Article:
Two sets of waterborne polyurethane dispersions were synthesised from polycarbonate polyol with molecular mass of 500 Da and hexamethylene diisocyanate or isophorone diisocyanate. Formulations were prepared without a chain extender, with aliphatic diol with two to five carbon atoms or with diethylene glycol. Coatings were prepared on cellulose triacetate sheets, damaged by a steel-wool scratch instrument and left to heal at room temperature and at 60 °C. Self-healing efficiency was examined by comparison of haze before damage and at intervals after damage. Samples were analysed using Differential Scanning Calorimetry, Attenuated Total Reflectance Fourier Transform Infrared Spectroscopy and Scanning Electron Microscopy. The tests were repeated after 12 weeks to investigate ageing of the polymers. Samples were also tested for their stability to weathering.
Optimally designed coatings obtained up to 100% recovery within 10 min at 60 °C and partial recovery at room temperature. The self-healing properties of coatings were found to be linked to macro-organisation of polymer chains caused by interactions between hard segments and soft segments of the polyurethane moiety, leading to phase-mixing, promoted by bulky, non-symmetrical isophorone diisocyanate, or phase-separation, promoted by linear, symmetrical hexamethylene diisocyanate. The length of chain extender was found to have large influence on formulations prepared with hexamethylene diisocyanate, increasing phase-separation and haze with the increase of chain length. Diethylene glycol was found to improve phase-mixing and self-healing properties of hexamethylene diisocyanate based materials. The influence of chain extenders was found to be minimal for isophorone diisocyanate based materials.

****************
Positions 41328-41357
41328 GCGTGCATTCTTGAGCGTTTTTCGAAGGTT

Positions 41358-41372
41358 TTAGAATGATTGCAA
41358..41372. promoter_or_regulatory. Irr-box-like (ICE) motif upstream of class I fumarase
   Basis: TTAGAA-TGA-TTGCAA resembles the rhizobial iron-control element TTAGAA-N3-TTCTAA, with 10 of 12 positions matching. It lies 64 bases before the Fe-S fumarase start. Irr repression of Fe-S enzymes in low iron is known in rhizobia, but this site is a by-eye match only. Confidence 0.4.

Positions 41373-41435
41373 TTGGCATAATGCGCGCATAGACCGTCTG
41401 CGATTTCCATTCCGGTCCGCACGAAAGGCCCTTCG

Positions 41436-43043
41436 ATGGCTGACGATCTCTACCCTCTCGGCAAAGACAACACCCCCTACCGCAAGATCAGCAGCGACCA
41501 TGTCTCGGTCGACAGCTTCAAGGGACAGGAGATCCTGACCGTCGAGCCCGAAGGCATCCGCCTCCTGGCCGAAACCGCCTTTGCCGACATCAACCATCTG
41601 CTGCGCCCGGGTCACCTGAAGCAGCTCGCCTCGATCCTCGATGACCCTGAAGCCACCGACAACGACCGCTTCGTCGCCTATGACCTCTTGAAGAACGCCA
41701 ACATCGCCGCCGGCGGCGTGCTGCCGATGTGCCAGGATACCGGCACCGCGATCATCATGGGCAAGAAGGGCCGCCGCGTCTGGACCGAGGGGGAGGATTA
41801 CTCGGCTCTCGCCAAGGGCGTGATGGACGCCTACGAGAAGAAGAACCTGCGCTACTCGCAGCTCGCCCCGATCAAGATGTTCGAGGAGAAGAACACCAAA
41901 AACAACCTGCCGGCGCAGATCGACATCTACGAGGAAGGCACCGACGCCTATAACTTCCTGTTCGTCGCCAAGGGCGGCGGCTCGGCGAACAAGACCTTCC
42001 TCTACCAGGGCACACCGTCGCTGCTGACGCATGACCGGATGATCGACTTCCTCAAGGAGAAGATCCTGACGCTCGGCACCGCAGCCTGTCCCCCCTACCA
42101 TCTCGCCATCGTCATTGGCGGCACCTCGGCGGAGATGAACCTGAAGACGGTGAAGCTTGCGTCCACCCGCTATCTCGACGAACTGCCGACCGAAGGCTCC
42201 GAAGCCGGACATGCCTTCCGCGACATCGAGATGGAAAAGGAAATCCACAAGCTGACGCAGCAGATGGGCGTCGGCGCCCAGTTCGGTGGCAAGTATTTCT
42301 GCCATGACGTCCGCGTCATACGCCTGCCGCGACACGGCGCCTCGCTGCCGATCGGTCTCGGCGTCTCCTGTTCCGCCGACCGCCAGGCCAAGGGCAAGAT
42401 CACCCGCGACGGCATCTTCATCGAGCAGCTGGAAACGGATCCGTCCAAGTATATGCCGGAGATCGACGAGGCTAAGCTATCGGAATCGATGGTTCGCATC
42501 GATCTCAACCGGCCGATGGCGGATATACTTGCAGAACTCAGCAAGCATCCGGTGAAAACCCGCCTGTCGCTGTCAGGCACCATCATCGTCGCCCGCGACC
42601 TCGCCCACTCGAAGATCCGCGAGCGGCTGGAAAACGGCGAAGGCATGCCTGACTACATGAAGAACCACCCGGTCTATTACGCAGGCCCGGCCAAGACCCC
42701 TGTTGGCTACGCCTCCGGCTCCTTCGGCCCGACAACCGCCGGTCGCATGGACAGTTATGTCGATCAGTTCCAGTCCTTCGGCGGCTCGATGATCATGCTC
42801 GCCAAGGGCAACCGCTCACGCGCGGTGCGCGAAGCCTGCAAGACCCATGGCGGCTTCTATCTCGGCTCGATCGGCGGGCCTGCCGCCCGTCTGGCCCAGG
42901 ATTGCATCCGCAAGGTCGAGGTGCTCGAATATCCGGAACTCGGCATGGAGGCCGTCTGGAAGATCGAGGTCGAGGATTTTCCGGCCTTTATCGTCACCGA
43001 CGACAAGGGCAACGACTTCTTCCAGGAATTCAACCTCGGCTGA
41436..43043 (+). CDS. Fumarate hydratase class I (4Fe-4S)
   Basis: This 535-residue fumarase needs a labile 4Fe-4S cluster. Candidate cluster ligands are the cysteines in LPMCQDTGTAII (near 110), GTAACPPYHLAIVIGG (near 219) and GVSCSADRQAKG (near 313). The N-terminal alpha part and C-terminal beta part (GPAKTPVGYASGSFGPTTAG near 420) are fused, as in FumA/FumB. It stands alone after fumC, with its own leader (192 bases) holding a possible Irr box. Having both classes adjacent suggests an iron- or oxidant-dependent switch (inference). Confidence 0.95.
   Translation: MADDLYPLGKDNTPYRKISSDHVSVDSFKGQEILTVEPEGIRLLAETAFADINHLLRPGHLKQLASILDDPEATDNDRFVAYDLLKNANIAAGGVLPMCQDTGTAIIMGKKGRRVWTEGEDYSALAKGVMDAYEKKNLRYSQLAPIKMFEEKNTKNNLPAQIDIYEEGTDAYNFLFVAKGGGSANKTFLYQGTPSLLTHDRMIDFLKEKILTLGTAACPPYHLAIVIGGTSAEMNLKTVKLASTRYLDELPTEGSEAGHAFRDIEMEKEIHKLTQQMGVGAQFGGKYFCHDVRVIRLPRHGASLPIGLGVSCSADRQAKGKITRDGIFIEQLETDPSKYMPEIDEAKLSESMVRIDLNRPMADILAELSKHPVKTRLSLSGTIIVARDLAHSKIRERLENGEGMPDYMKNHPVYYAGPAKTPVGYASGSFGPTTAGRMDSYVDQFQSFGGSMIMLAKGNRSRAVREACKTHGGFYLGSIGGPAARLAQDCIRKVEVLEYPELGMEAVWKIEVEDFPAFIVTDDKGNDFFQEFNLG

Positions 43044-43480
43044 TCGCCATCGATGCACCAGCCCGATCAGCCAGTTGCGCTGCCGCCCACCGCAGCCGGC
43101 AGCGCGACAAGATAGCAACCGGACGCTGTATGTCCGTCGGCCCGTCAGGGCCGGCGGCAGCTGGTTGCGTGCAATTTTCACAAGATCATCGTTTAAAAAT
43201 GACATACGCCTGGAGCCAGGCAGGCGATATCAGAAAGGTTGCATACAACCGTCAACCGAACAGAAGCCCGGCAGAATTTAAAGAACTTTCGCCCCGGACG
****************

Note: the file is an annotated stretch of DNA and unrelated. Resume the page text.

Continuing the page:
Volume 122, September 2018, Pages 1–9